Relatives of a Christian mother who faces becoming the first person to be executed for blasphemy in Pakistan have expressed hope that the Supreme Court will set her free.
"We are hopeful that whatever the court proceedings are it will come out as positive for us," Ashiq Mesih, the husband of the imprisoned Asia Bibi, told the AFP news agency on October 13.
Her daughter, Eisham Ashiq, said: "I will be very happy the day my mother will be released. I will hug her and will cry meeting her and will thank God that he has got her released."
In 2010, Bibi was the first woman to be sentenced to death under Pakistan's blasphemy laws in a case that has generated global headlines and indignation.
Pakistan's Supreme Court on October 8 heard what media described as the final appeal of the woman, who has denied all charges.
The three-judge bench listened to Bibi's defense lawyer challenge statements by those who accused her of making derogatory remarks about Islam.
Bibi, a mother of four and a labourer, was accused in 2009 by a Muslim women she was working with in a field.
Following the hearing, the Supreme Court said it had made a decision in the case, but it did not reveal its judgment.
American Center for Law and Justice (ACLJ) speculated that the Supreme Court’s refusal to publicly announce its decision could be a sign of hope for Bibi.
"Given the religiously charged atmosphere of the country regarding blasphemy cases, it is understandable that the court would avoid announcing its decision… especially if it is in Asia Bibi's favor," the ACLJ said on October 9.
Several thousand Islamist hard-liners protested in Lahore on October 12 against the women and some have threatened to kill her if she is released.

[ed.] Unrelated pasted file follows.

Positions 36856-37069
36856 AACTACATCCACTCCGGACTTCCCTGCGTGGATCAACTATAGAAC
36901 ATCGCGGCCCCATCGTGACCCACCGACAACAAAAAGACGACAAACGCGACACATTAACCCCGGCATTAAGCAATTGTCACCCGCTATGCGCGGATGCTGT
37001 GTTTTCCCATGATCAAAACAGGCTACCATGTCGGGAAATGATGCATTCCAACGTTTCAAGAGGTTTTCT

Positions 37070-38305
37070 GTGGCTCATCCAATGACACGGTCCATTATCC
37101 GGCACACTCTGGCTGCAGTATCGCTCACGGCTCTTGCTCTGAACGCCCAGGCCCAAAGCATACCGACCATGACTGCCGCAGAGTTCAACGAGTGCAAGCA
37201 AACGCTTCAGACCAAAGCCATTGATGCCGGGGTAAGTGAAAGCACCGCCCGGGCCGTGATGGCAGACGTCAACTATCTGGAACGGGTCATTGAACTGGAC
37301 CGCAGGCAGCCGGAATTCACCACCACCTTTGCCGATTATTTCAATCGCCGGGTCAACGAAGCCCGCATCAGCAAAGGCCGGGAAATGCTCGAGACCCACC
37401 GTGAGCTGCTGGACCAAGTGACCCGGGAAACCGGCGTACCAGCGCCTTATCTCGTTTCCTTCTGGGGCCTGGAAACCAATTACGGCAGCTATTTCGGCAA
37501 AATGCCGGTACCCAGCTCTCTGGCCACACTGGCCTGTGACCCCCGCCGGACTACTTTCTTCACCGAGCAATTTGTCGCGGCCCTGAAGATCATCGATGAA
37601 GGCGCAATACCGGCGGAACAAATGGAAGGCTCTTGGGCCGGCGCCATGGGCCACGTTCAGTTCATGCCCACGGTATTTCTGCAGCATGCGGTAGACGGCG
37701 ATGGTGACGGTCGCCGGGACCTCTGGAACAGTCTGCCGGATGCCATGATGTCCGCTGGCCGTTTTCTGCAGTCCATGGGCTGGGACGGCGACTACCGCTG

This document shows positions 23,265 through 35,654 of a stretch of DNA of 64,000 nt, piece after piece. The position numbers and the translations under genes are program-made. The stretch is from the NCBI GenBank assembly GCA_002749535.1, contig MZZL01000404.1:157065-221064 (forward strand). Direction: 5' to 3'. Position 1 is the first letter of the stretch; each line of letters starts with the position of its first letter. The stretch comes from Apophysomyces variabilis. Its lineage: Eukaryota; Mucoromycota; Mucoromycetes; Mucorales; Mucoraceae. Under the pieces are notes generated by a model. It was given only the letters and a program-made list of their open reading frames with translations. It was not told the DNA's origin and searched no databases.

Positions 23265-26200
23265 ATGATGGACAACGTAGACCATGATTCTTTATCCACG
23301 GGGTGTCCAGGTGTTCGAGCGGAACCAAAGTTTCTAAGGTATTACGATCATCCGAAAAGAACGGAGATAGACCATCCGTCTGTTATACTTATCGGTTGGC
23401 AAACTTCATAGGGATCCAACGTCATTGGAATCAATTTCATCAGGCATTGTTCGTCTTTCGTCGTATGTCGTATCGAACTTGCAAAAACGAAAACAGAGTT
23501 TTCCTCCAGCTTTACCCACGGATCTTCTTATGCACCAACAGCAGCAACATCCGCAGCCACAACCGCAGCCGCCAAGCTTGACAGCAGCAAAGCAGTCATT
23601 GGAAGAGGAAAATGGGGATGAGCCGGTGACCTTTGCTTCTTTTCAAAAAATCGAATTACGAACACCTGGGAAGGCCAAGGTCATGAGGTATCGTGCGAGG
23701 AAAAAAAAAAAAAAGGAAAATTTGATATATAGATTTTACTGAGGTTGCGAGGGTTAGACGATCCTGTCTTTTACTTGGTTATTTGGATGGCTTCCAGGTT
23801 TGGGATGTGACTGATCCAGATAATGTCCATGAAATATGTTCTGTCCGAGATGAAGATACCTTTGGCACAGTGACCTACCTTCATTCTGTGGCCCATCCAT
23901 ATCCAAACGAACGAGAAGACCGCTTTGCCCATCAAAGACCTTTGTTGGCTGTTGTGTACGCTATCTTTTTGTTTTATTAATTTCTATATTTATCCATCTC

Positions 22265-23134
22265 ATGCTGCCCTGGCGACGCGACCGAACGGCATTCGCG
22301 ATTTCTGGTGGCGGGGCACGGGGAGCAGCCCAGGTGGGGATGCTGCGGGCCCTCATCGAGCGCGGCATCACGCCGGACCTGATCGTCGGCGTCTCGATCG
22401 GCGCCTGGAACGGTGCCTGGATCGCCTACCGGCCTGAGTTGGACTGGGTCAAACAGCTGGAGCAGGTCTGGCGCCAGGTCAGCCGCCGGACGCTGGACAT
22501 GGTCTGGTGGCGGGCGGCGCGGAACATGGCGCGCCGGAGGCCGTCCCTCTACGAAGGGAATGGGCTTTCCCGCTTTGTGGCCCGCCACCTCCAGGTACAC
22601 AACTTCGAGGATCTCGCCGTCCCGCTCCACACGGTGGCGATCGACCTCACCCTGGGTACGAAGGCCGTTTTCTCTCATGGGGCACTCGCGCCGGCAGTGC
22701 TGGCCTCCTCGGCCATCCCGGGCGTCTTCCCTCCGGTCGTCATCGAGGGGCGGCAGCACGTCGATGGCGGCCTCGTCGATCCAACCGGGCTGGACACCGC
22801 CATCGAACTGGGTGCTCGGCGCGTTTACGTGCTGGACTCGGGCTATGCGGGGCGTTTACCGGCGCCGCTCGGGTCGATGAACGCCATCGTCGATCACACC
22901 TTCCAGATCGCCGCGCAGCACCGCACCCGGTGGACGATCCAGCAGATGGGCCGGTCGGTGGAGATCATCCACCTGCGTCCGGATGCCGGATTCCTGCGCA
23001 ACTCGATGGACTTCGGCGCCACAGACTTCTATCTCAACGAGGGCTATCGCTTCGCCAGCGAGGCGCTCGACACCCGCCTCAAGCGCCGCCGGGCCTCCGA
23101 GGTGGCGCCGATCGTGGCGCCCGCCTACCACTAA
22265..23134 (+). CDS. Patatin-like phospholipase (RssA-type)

A hard-line Pakistani Islamist party warned of "terrible consequences" if she is granted leniency in her appeal.
"If there is any attempt to hand her over to a foreign country, there will be terrible consequences," Tehrik-e Labaik said in a statement.
Bibi's family members are in London on a trip organized by Aid to the Church in Need, a charity that helps Christians worldwide who are believed to be in danger.
While Pakistan's laws carry the death penalty for blasphemy and offenders have been sentenced to death, no convict has ever been executed so far. People charged with blasphemy but later freed have had to flee the country for their safety.
At least 1,472 people were charged under Pakistan's blasphemy laws between 1987 and 2016, according to the Lahore-based Center for Social Justice.
It said Muslims constituted a majority of those prosecuted, followed by members of the Ahmadi, Christian, and Hindu minorities.
Rights groups say the laws are increasingly exploited by religious extremists as well as ordinary Pakistanis to settle personal scores.